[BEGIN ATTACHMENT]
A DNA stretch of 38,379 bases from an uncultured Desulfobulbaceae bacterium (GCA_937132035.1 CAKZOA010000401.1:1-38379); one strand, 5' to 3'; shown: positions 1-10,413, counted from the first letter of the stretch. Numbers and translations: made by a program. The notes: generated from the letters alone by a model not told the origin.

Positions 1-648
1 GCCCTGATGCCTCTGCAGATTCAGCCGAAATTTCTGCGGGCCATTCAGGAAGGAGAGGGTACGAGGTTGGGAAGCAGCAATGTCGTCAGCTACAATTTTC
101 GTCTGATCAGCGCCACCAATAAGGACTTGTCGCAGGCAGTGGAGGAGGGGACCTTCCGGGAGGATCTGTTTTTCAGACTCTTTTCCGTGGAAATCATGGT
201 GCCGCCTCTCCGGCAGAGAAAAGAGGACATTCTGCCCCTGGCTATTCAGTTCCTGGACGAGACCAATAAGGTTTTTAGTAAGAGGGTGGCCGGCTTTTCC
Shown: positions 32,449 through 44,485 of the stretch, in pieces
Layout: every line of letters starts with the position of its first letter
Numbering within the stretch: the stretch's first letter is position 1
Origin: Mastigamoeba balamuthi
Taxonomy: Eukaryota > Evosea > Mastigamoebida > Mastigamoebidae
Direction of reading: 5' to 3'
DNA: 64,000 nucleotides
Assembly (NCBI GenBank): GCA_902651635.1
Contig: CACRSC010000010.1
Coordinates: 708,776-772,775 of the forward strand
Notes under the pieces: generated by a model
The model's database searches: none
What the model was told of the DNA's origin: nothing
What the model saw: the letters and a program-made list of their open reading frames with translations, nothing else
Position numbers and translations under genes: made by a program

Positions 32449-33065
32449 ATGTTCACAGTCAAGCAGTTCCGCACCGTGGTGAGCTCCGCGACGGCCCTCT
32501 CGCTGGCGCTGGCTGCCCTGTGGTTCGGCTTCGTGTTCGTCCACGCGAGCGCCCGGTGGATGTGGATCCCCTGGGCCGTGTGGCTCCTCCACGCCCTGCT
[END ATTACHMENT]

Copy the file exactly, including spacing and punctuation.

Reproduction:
A DNA stretch of 38,379 bases from an uncultured Desulfobulbaceae bacterium (GCA_937132035.1 CAKZOA010000401.1:1-38379); one strand, 5' to 3'; shown: positions 1-10,413, counted from the first letter of the stretch. Numbers and translations: made by a program. The notes: generated from the letters alone by a model not told the origin.

Positions 1-648
1 GCCCTGATGCCTCTGCAGATTCAGCCGAAATTTCTGCGGGCCATTCAGGAAGGAGAGGGTACGAGGTTGGGAAGCAGCAATGTCGTCAGCTACAATTTTC
101 GTCTGATCAGCGCCACCAATAAGGACTTGTCGCAGGCAGTGGAGGAGGGGACCTTCCGGGAGGATCTGTTTTTCAGACTCTTTTCCGTGGAAATCATGGT
201 GCCGCCTCTCCGGCAGAGAAAAGAGGACATTCTGCCCCTGGCTATTCAGTTCCTGGACGAGACCAATAAGGTTTTTAGTAAGAGGGTGGCCGGCTTTTCC
Shown: positions 32,449 through 44,485 of the stretch, in pieces
Layout: every line of letters starts with the position of its first letter
Numbering within the stretch: the stretch's first letter is position 1
Origin: Mastigamoeba balamuthi
Taxonomy: Eukaryota > Evosea > Mastigamoebida > Mastigamoebidae
Direction of reading: 5' to 3'
DNA: 64,000 nucleotides
Assembly (NCBI GenBank): GCA_902651635.1
Contig: CACRSC010000010.1
Coordinates: 708,776-772,775 of the forward strand
Notes under the pieces: generated by a model
The model's database searches: none
What the model was told of the DNA's origin: nothing
What the model saw: the letters and a program-made list of their open reading frames with translations, nothing else
Position numbers and translations under genes: made by a program

Positions 32449-33065
32449 ATGTTCACAGTCAAGCAGTTCCGCACCGTGGTGAGCTCCGCGACGGCCCTCT
32501 CGCTGGCGCTGGCTGCCCTGTGGTTCGGCTTCGTGTTCGTCCACGCGAGCGCCCGGTGGATGTGGATCCCCTGGGCCGTGTGGCTCCTCCACGCCCTGCT